The Road Less Traveled
Mediation is a process that falls under the heading of alternative dispute resolution. Unlike litigation or arbitration that follow a formalized process, mediation is informal to the extent it provides maximum flexibility. It still uses a defined process, but what makes it work is that it cedes to the parties in a dispute the burden to carry the means to success, or failure.
It works for the participants because it allows the parties to resolve their disputes in confidence and with the assurance that at the center of this informal process is a third party who is entirely neutral. The third-party neutral, if chosen correctly, does not have any relationship with those in dispute, either in the past or the present.
A well-established truth drives this process. Mediators don’t decide who is right or wrong; they are trained to help parties discuss their differences in a manner that allows the parties to pursue alternative solutions. The parties find resolution through their efforts. Success is often achieved at significantly less time and cost, and in those rare cases where mediation fails, the parties still have recourse to the more traditional methods.
The key to this process is neutrality. Unsurprisingly, when asked to explain the concept of neutrality, people have widely different interpretations. Even among mediators, the term is defined differently and applied according to their definition. Some mediators see it as avoiding the risk of favoritism by not taken sides. Others see as keeping the scales of justice balanced.
A couple of years ago, I ran across a brief article by a fellow practitioner by the name of Joseph Markowitz. The reason his explanation struck such a strong cord is that it comes closest to defining how I approach mediation. In his article, he stated that …”I take it to mean being indifferent toward the outcome of the process, leaving the parties to achieve a resolution acceptable to each side, but assisting both sides in satisfying their interests to the greatest extent possible.
Too many mediators see their role as more interactive and give casual respect to the fact that mediators have a different purpose than judges or arbitrators, at times coaching one side or the other on their negotiating tactics, and at other times playing the devil’s advocate. It’s more of a shifting partiality than an attempt to remain impartial.”
I sometimes hear from others in the field about outcomes where the parties were not satisfied with the results and proceeded to litigation. These failures do not occur often, but they happen often enough that many companies remain skeptical about the long term benefits of mediation.
I am of the firm belief the approach I use is the one that brings the most success. The reason being that it gives the parties the unfettered opportunity to craft their solutions, and creates the strongest sense of accomplishment by those most directly involved in the conflict resolution.
Mr. Markowitz goes on to say that mediators who are not married to any outcome are not blind to the issues, but neither do they try to keep the scales balanced. When a mediator is indifferent to the result, the parties will almost always recognize that person is someone the other side will listen to, and that is what is essential.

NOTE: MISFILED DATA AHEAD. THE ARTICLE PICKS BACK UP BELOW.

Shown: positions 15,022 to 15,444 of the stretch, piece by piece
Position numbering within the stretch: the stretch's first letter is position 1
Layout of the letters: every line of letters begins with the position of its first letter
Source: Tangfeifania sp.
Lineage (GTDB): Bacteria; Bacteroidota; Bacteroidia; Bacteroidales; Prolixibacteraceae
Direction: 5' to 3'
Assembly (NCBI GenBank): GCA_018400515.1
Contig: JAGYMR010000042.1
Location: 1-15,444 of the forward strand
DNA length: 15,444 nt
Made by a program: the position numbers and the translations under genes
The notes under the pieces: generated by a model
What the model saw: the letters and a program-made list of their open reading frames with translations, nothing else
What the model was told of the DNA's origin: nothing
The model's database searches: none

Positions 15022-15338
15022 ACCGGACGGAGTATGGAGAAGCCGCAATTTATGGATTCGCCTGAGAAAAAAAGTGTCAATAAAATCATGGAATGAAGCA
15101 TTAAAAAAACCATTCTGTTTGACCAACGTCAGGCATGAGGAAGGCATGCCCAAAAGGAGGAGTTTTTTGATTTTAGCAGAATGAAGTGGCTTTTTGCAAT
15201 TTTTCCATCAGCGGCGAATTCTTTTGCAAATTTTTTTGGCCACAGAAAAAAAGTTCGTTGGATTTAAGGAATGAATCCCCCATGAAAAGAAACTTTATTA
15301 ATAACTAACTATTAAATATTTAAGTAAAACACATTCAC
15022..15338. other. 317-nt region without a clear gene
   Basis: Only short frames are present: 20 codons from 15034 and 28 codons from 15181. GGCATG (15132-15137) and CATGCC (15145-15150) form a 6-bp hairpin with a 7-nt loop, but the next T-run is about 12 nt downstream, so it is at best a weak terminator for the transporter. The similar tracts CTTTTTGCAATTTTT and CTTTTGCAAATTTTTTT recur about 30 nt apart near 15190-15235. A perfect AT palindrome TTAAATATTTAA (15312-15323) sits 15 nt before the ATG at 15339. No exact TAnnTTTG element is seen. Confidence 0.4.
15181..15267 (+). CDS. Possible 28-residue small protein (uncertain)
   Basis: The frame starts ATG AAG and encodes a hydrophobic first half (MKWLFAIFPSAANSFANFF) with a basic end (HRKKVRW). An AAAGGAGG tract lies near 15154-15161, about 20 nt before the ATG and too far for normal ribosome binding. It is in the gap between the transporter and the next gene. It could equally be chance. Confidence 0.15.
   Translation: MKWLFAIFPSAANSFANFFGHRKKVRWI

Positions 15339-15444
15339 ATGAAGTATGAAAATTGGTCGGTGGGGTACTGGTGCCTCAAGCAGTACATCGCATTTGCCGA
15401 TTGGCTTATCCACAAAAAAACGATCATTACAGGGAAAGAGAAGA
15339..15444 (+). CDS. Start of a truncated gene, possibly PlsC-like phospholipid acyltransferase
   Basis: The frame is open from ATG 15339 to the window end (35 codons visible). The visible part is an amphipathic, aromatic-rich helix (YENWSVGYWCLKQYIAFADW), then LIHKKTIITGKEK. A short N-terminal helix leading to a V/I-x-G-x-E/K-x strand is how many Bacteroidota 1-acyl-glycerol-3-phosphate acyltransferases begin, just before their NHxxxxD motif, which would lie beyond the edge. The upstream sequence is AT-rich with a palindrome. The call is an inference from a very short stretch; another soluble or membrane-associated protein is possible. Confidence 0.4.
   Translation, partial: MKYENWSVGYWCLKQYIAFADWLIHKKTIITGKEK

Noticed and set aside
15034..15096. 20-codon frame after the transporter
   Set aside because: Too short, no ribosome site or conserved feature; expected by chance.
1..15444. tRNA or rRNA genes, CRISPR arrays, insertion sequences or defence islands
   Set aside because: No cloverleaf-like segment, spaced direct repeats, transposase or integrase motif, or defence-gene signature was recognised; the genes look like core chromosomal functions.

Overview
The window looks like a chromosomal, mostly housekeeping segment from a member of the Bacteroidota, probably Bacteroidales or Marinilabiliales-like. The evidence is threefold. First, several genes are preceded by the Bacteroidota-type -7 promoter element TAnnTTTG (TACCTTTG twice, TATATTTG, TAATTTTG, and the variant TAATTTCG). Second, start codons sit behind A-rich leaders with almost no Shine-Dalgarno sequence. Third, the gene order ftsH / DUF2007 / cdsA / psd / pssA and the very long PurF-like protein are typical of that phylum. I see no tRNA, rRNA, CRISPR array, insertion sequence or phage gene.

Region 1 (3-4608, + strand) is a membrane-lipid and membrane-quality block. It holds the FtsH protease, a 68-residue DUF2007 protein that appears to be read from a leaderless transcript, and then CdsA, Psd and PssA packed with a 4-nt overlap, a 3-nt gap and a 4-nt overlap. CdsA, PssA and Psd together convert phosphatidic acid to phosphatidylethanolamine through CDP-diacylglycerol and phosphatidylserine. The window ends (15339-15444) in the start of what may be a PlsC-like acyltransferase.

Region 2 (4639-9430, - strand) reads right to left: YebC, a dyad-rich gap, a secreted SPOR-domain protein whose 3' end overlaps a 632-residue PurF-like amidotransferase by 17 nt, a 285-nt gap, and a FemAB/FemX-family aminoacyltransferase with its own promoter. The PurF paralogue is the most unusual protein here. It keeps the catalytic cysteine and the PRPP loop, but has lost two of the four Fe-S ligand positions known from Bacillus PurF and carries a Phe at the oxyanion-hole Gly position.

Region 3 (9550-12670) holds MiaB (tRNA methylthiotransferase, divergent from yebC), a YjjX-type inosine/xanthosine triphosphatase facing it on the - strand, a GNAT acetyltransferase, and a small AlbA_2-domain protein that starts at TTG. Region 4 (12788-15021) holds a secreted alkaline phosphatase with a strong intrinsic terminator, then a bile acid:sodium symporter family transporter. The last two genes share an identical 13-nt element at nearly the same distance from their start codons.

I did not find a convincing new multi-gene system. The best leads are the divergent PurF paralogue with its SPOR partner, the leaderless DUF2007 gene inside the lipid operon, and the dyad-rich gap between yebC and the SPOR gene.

Regardless of which side of the table you are sitting on, you want a mediator the other side is willing to listen to because that means he or she will listen to you. It becomes clear early that the third party neutral does not have “an ax to grind,” and immediately builds authority.
The mediator’s authority increases if both sides come to see the mediator as someone familiar with issues similar to theirs.
This is particularly true in business settings. Most of what I write about on the subject of mediation is in the context of business situations, and the most common type of conflict that requires the help of a third-party neutral is interpersonal conflict.
To quote another practitioner I follow, the conflicts “are fraught with challenges.” What he was saying is beware, there be landmines. The landmines are the habits and behaviors that drove the dispute to the point it required the assistance of a third-party neutral. Dynamic work environments produce stress, and team interaction creates friction that, in turn, drives counter-productive behaviors, and all of which are driven below the surface by the time the mediator shows up.
From my perspective, the successful mediator creates that sense of authority early by establishing that he or she has no stake in the outcome. It allows the behaviors and habits that drove the conflict to be set aside as each side will quickly see those tendencies will work against them.
Most lawyers who also mediate don’t follow the path of indifference to the outcome, nor do many mediators who come from a social science background. They take the approach of either trying to keep the scales of justice balanced, or using their experience to “help” the process along.
Those practitioners that take an approach similar to mine can see the broader outlines of the dispute more quickly, and by the judicious use of questions, create opportunities for the parties to trust the process and become comfortable looking at alternatives solutions on their own.
Food for Thought – Do not confuse motion and progress; a rocking horse has motion but does not have any progress. (Alfred Montapert)
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